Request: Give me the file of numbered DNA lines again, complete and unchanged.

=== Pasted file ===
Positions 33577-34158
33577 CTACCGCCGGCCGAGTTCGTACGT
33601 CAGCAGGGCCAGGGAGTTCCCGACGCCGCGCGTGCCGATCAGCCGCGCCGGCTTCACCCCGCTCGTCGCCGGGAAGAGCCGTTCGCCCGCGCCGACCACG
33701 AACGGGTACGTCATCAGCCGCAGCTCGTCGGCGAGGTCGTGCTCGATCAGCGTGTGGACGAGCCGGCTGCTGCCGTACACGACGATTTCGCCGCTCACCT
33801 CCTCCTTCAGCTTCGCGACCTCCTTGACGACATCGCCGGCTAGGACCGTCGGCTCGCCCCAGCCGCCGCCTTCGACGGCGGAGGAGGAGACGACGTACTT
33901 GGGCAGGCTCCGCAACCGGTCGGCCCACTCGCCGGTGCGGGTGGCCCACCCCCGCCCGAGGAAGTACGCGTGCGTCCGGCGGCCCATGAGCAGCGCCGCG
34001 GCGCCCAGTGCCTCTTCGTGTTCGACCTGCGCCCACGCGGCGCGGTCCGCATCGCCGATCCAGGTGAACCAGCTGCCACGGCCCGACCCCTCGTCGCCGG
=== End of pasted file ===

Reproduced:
Positions 33577-34158
33577 CTACCGCCGGCCGAGTTCGTACGT
33601 CAGCAGGGCCAGGGAGTTCCCGACGCCGCGCGTGCCGATCAGCCGCGCCGGCTTCACCCCGCTCGTCGCCGGGAAGAGCCGTTCGCCCGCGCCGACCACG
33701 AACGGGTACGTCATCAGCCGCAGCTCGTCGGCGAGGTCGTGCTCGATCAGCGTGTGGACGAGCCGGCTGCTGCCGTACACGACGATTTCGCCGCTCACCT
33801 CCTCCTTCAGCTTCGCGACCTCCTTGACGACATCGCCGGCTAGGACCGTCGGCTCGCCCCAGCCGCCGCCTTCGACGGCGGAGGAGGAGACGACGTACTT
33901 GGGCAGGCTCCGCAACCGGTCGGCCCACTCGCCGGTGCGGGTGGCCCACCCCCGCCCGAGGAAGTACGCGTGCGTCCGGCGGCCCATGAGCAGCGCCGCG
34001 GCGCCCAGTGCCTCTTCGTGTTCGACCTGCGCCCACGCGGCGCGGTCCGCATCGCCGATCCAGGTGAACCAGCTGCCACGGCCCGACCCCTCGTCGCCGG